We finished our
first draft this week (after about two months worth of writing) and figured we could finally "out ourselves" and share the details with you.  We're about to roll up our sleeves and get to work on the edits, but plan on blogging about co-authoring process. It's gone remarkably well for us (we think) and we'd like to share our tips in case co-authoring is something you've ever considered yourself. Next week, I'll tell you the process we used to get started.  Do you have any questions about co-authoring?  Leave a comment here or on Nikki's blog and we'll make sure to answer them!

For now, I'll leave you with my top 3 reasons to consider co-authoring a novel (I could write more, but then you might get bored):
1.  It's motivating - when someone else is waiting on your chapter, you get it written
2.  It's fun - like reading a great book you just picked up, only you get to be an editor and breathe life into too
3.  You have a built-in brainstorming & critique partner - it's harder to miss logical inconsistencies or date blunders when two sets of eyes are looking at it. Plus, ideas really start flowing when you're bouncing them off each other.
And without further ado... our description for Beneath the Surface.  Tell us what you think!
The chase is on....
Seventeen-year old Wren Lassiter planned on a relaxing summer break on an exclusive, remote island in Lake Huron. But when island newcomer, Chase Regas, nearly plows her over in his speed boat, he winds up tearing apart more than just her shoulder.  From Chase, Wren learns that she's descended from an ancient Greek monster, she pays a role in fulfilling an ancient curse, and she's about to rekindle a romance that spans past lives.  Turns out, whether it's dealing with herself, Chase, or the curse, Wren finds there's way more than she expected Beneath the Surface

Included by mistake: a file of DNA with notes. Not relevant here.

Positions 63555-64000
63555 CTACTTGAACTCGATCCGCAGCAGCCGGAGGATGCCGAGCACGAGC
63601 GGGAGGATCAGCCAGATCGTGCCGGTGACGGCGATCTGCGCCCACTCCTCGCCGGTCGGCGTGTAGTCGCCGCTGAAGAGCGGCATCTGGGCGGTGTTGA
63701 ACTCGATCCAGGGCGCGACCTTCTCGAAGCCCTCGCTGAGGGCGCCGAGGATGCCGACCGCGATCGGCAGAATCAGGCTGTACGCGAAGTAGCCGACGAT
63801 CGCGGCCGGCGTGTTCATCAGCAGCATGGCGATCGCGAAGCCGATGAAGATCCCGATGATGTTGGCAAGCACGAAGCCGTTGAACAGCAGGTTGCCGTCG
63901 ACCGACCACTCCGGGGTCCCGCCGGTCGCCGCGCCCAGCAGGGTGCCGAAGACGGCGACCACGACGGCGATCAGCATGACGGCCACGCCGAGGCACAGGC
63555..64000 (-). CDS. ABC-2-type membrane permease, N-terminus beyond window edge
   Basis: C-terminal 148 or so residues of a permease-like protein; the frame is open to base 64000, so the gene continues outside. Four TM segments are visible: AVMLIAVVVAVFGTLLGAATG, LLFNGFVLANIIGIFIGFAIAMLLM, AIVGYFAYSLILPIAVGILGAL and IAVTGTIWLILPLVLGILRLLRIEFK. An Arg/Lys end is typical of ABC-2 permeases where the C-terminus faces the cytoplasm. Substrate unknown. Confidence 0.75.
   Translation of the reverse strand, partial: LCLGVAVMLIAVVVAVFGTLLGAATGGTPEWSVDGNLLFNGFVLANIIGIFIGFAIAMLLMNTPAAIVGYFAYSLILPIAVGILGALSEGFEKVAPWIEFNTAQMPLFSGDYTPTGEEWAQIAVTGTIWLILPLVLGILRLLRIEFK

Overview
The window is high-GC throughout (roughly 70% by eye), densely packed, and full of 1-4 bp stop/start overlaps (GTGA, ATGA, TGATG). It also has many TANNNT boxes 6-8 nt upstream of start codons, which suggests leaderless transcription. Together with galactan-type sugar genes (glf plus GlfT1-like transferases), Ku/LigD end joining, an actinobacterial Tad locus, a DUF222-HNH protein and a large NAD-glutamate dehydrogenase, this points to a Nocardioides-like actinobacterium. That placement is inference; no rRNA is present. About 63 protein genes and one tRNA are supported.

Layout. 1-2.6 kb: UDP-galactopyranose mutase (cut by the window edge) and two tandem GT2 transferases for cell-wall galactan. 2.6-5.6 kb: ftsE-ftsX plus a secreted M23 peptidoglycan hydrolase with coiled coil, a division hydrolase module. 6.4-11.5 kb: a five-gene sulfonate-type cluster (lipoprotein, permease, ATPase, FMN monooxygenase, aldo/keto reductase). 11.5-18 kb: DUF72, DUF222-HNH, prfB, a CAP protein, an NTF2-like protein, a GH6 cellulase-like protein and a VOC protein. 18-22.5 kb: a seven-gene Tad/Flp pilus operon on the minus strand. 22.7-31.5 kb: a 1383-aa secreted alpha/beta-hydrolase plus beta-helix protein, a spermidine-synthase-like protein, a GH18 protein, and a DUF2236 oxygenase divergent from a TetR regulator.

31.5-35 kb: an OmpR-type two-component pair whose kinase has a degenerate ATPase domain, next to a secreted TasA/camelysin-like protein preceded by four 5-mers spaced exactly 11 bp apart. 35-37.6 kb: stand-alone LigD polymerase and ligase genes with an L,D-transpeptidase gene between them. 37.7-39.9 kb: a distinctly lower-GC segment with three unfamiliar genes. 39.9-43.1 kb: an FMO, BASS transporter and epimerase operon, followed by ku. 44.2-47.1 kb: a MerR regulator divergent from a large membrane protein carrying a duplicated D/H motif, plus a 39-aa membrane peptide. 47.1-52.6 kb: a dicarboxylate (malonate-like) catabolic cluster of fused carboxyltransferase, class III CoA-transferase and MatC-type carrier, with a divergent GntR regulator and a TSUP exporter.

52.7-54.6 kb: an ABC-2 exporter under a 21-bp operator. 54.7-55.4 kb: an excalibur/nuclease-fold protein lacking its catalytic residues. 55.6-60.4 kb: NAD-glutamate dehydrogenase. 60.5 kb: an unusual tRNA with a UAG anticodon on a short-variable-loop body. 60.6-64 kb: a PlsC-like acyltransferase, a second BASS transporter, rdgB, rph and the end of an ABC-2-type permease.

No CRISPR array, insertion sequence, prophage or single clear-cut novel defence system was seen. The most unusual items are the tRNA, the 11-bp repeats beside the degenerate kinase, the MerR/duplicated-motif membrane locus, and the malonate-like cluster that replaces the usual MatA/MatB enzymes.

Tuesday, October 5, 2010

Teaser Tuesday: City of Bones

I'm doing it. I'm doing a meme. *woo-hoo*
Teaser Tuesday is a weekly meme hosted by Miz B of Should Be Reading and asks you to:
1. Grab your current read
2. Open to a random page
3. Share 2 "teaser"sentences also citing the title of the book and the author and in that way people can have great recommendations if they like the "teaser"
4. Please avoid spoilers
I'm reading City of Bones by Cassandra Clare presently, and feel like I'm the last person on the planet to pick it up.  But, if you -- like me -- haven't read this book yet, you ought to consider picking it up.  It's very entertaining so far.

Here's my two-line (oops, I mean four-line, I couldn't help myself) teaser from the novel - page 94: